Another option is adding in yo/dec pairs – rather than full pattern repeats – when enough stitches become available. You hear this advice frequently because, frankly, it’s relatively easy to do. But for some stitch patterns, that doesn’t make much of a difference.
I like going a step further. I relish the challenge of filling in those blank areas as much as possible, while still maintaining the character of the stitch pattern.
This was actually a big topic of discussion during the Wedge Shawl Design class that I taught at Stitches West last weekend. We worked through a few examples as a group, and everyone had a chance to play with the stitch pattern of their choice. Many lovely wedges were created. (Alas, I didn’t get photographic proof, as I never remember to bring a camera to class.)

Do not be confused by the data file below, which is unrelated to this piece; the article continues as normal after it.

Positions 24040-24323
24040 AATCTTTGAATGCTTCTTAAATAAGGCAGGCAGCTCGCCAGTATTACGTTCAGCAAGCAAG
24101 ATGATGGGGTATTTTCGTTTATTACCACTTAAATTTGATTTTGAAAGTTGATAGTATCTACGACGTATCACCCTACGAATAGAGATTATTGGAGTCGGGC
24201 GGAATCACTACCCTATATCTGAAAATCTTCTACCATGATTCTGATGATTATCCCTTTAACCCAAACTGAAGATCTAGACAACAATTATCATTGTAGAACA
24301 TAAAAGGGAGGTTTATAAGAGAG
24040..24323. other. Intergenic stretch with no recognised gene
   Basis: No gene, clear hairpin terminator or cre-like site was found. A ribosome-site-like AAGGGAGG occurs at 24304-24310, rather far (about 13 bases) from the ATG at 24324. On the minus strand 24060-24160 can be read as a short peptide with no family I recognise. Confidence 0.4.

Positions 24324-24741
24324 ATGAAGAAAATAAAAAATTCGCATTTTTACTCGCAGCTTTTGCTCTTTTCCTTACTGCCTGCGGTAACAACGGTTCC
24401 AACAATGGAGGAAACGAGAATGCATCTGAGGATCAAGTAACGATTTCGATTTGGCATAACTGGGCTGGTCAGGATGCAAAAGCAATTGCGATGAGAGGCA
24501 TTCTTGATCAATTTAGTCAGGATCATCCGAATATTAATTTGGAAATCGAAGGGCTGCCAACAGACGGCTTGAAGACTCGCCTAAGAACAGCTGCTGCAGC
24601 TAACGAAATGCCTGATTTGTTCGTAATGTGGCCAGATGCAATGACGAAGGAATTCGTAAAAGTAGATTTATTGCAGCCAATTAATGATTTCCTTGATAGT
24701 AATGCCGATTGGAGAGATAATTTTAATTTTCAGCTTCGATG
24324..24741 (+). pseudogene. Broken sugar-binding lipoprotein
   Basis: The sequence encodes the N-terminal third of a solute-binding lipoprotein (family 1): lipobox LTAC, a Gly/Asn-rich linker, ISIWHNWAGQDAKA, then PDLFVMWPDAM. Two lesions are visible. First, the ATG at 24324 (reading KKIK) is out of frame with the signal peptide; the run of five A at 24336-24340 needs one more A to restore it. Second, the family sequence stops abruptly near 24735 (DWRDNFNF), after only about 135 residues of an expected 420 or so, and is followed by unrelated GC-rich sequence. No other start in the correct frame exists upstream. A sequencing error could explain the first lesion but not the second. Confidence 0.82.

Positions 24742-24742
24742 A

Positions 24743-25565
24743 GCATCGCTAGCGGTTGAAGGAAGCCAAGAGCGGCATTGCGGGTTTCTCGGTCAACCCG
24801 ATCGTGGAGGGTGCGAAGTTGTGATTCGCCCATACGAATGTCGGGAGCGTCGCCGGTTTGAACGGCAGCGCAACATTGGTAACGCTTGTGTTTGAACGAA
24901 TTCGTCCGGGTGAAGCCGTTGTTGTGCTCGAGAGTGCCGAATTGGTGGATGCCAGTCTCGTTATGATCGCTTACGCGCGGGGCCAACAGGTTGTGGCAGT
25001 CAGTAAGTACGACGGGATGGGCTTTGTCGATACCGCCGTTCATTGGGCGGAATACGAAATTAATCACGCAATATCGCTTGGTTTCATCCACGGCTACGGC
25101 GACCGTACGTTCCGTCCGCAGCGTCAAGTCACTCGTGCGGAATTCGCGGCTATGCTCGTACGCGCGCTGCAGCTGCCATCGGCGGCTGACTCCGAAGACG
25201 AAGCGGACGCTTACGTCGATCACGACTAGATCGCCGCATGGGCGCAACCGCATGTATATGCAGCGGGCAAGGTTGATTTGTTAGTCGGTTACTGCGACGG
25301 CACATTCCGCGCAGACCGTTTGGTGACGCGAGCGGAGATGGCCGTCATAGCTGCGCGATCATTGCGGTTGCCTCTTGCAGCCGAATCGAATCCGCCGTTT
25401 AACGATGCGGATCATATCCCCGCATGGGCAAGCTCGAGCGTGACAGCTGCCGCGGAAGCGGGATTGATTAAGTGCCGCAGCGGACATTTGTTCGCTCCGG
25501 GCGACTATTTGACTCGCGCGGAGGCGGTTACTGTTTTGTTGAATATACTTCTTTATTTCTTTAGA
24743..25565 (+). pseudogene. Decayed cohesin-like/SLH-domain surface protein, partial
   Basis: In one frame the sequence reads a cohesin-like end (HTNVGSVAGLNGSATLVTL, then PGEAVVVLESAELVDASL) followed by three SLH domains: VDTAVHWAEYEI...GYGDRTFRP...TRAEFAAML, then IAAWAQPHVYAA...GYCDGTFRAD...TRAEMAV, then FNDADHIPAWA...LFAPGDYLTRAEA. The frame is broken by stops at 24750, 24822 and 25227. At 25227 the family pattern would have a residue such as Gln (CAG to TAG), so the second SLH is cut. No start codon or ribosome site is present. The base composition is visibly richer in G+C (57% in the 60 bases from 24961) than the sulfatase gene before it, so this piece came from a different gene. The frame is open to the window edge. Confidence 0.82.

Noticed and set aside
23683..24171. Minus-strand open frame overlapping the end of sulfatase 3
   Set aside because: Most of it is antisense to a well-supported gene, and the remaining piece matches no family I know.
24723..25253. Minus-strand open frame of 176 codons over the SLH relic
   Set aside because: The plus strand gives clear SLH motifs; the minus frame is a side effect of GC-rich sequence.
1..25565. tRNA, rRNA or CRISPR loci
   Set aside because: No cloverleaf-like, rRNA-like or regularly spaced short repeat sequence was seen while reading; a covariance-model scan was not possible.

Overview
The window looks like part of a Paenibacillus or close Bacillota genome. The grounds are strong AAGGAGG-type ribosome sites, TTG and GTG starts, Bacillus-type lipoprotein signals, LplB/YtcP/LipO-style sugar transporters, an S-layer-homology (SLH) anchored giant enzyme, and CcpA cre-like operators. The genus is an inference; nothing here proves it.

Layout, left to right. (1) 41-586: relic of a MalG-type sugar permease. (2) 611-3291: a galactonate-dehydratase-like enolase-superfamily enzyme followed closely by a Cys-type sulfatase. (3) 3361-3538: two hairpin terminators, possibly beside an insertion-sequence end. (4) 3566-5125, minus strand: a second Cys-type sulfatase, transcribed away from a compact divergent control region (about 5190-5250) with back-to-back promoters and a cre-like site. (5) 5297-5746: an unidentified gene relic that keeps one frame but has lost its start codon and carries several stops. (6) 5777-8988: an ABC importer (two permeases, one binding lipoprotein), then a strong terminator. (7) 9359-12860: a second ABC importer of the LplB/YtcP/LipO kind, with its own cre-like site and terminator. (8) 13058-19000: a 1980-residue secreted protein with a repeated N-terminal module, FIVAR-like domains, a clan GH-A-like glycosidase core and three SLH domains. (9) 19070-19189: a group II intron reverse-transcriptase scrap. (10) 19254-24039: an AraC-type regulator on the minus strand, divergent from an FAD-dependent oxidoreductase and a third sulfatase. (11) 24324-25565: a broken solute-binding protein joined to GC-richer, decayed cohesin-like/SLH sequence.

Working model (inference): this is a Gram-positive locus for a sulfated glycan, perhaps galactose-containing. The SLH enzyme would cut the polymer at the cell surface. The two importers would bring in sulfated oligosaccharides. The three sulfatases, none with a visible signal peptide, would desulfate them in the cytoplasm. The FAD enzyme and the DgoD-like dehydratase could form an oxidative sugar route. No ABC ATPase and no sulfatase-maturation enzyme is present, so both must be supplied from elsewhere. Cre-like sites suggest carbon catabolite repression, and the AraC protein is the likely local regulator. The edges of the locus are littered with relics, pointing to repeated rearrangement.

Still, it bothers me that I can’t quite articulate exactly how to design lace wedges without blank areas. I haven’t figured out a foolproof method that works for all kinds of lace patterns, just tips and tricks that work for some patterns. But I’ll tell you what: I’ll keep fiddling around with lace wedges, and if I make any great discoveries, I’ll let you know. Okay?
By JC | February 1, 2015
Yesterday, while scoping out the knitting shelves at a local bookstore, I found a gently used copy of Martha Waterman’s Traditional Knitted Lace Shawls. Since I’m in the middle of updating my Wedge Shawl Design class, I had to get it.
The book has a lot going for it: history, design advice, a nice selection of stitch patterns, a section on caring for your shawls, and more. But right now, I’m smitten with this quote from the “Shaping Shawls” section:
In addition to triangular, shawls can be square, rectangular, circular, or half-circular. You can think of all these shapes as composed of triangles.